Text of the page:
About The Tower

The Tower of London is quite large, and lots of neat things have happened here. It was built a long time ago by a Frenchman called William the Conquerer (that’s him over on the left) who came over to England in the year 1066 — that’s almost a 1,000 years ago! He wanted to build a castle inside of a big fort so that future kings could live here. After he died other kings built smaller towers and walls around the castle William had built, and all the buildings together became known as the Tower of London.

Later on King Richard I, dug a big ditch around it and filled it with water from the River Thames, and he called that a moat. Maybe some of you have built a sandcastle and scooped out the sand around it and filled it with water. That’s what they did at the Tower of London. This made it a very good place for the kings and queens to live because their enemies couldn’t get into the fort to attack them.

Nobody could get into the Tower of London unless they had permission from the people who were inside. If they wanted to let anyone in they would lower a wooden bridge on chains across the moat, and then the people could just walk across. This bridge was called a drawbridge. If they didn’t lower the drawbridge the only way a person could get into the castle would be to swim across the moat. Since that was usually filled with nasty smelling water filled with garbage and old potato peelings, people didn’t want to swim across. Besides, with the drawbridge up the door was closed, so even swimming across wouldn’t really work. The moat is no longer there because it was very smelly, and they probably didn’t want people falling in (… hehehe …) now there’s just grass where the water used to be.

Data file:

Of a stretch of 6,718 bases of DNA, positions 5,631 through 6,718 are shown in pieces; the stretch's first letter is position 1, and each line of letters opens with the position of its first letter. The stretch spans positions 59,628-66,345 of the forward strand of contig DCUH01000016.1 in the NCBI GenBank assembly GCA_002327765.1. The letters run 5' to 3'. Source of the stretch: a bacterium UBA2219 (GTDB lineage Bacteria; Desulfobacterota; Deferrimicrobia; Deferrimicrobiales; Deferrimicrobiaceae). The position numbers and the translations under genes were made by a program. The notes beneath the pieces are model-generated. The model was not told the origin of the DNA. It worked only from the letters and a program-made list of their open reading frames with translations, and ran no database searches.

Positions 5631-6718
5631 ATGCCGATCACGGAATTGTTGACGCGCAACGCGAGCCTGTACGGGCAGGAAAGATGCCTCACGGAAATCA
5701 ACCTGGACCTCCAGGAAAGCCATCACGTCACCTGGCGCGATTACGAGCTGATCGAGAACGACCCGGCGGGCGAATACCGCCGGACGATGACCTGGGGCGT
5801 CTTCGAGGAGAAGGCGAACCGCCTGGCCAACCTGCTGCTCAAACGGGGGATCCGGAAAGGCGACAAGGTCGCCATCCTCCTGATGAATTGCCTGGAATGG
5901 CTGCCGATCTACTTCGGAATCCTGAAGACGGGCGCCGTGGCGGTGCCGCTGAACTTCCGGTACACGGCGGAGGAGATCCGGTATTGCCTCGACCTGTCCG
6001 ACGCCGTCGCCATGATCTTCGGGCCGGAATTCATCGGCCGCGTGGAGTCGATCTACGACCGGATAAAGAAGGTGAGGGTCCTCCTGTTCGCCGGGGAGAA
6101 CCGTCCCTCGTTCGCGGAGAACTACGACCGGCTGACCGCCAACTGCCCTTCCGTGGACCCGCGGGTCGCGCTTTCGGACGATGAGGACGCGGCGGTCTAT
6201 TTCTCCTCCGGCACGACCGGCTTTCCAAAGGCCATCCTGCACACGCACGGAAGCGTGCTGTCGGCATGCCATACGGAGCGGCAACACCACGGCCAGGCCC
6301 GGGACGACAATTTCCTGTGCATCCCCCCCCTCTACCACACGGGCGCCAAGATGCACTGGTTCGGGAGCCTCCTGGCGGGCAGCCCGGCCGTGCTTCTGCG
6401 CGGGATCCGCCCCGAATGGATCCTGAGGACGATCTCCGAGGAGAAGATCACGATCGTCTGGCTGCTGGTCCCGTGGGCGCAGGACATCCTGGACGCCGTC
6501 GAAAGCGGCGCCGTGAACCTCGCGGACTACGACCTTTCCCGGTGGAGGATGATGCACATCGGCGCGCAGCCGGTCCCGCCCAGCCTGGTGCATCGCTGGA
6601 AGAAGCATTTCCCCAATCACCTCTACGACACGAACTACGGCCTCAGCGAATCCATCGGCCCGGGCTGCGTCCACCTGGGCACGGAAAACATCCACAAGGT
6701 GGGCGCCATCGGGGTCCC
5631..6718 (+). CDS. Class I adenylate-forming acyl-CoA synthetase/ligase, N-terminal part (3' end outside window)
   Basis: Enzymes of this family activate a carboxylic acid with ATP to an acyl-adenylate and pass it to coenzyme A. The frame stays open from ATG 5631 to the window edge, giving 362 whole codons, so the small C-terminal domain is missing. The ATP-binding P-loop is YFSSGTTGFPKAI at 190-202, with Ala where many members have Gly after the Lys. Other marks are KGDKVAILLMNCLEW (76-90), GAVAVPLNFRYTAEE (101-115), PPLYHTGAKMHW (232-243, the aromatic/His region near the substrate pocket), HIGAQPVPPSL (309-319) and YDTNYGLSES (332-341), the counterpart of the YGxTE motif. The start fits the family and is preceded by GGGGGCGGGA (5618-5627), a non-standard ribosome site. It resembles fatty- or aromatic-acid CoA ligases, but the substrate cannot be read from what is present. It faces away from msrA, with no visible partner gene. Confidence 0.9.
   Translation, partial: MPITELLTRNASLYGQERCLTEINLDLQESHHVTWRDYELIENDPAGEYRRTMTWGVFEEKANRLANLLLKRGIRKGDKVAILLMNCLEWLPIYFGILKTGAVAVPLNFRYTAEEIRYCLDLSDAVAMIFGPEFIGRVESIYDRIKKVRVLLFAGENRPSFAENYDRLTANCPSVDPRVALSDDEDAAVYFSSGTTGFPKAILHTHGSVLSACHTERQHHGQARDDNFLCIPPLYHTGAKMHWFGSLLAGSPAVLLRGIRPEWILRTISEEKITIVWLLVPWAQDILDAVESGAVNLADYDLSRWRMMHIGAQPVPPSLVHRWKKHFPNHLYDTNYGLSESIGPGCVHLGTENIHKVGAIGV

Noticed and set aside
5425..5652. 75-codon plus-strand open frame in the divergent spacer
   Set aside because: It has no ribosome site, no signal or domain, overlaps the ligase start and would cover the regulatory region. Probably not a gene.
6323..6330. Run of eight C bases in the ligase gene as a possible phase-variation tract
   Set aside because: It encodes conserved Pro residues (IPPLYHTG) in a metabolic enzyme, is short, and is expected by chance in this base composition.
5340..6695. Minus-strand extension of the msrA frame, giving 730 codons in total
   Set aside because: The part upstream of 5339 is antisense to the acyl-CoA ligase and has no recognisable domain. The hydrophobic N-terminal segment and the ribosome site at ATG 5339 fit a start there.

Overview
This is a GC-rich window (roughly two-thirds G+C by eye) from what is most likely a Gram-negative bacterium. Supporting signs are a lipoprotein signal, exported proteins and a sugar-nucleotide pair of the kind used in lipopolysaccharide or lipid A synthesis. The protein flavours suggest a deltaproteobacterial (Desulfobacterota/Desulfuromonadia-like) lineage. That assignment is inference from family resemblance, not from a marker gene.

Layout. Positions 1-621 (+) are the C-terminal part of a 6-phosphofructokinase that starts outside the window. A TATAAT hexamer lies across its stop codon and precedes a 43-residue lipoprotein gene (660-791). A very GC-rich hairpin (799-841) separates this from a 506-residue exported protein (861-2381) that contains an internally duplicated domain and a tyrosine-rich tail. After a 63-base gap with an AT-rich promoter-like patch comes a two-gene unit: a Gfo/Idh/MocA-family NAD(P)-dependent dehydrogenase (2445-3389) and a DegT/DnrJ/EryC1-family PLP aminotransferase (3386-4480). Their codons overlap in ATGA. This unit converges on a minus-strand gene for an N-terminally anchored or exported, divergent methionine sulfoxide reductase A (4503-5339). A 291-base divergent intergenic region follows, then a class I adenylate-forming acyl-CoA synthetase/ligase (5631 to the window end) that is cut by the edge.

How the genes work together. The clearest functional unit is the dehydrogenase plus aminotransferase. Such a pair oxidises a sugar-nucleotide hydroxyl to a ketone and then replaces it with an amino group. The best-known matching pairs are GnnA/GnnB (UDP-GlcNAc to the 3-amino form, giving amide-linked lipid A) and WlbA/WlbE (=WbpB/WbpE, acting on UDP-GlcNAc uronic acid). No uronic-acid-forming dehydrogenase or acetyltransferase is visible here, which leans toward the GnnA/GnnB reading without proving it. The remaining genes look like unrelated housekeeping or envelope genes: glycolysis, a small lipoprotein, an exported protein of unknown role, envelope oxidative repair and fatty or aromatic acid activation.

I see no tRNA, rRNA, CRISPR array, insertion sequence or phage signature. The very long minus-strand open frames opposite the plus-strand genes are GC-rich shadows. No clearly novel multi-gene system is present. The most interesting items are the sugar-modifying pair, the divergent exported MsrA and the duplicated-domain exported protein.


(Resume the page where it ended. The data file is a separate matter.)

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Tower Bridge

Before we take the tour, let me tell you a little about where we are. You can see the Tower Bridge over there standing in the water. If you visit the Tower by car or bus, you might even get to go across it. That water, by the way, is called the River Thames, but I bet you knew that. I like to watch when a really big ship goes by, because all the traffic stops and the two parts of the bridge open up to let the ship go through.

    Tower Bridge

There’s a place nearby called St. Katherine’s Docks; many small boats are tied up or parked there. There’s also a little beach near here at the edge of the river where the sand was put and you can play there if your folks let you.

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Kids Tour

Hello boys and girls. My name is Reginald Raven. I live at the Tower of London in London, England with my mom and dad, and aunt, uncle and baby sister, who are all also ravens. Although my real name is Reginald — and the name my mom always sternly calls me whenever I have done anything wrong — my friends have always called me by my nickname, Rascal.

I have lived at the Tower of London all of my life, and I know all of its history, and all the good places to hide when my dad wants me to help entertain the tourists and I just want to sit in the warm sunshine and hop about on one foot. The visitors I like best at the Tower of London are boys and girls like yourselves. I know we like many of the same things and would enjoy each other’s company.

Ok, would you like me to take you on a tour of my home, the Tower of London? Great! Then let’s ….

How to draw the Tower of London

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The Ceremony of the Keys

The Ceremony of the Keys is the traditional locking up of the Tower of London by night. It is one of the oldest and most colorful ceremonies of its kind, having taken place for the last 700 years in much the same form as it is seen today.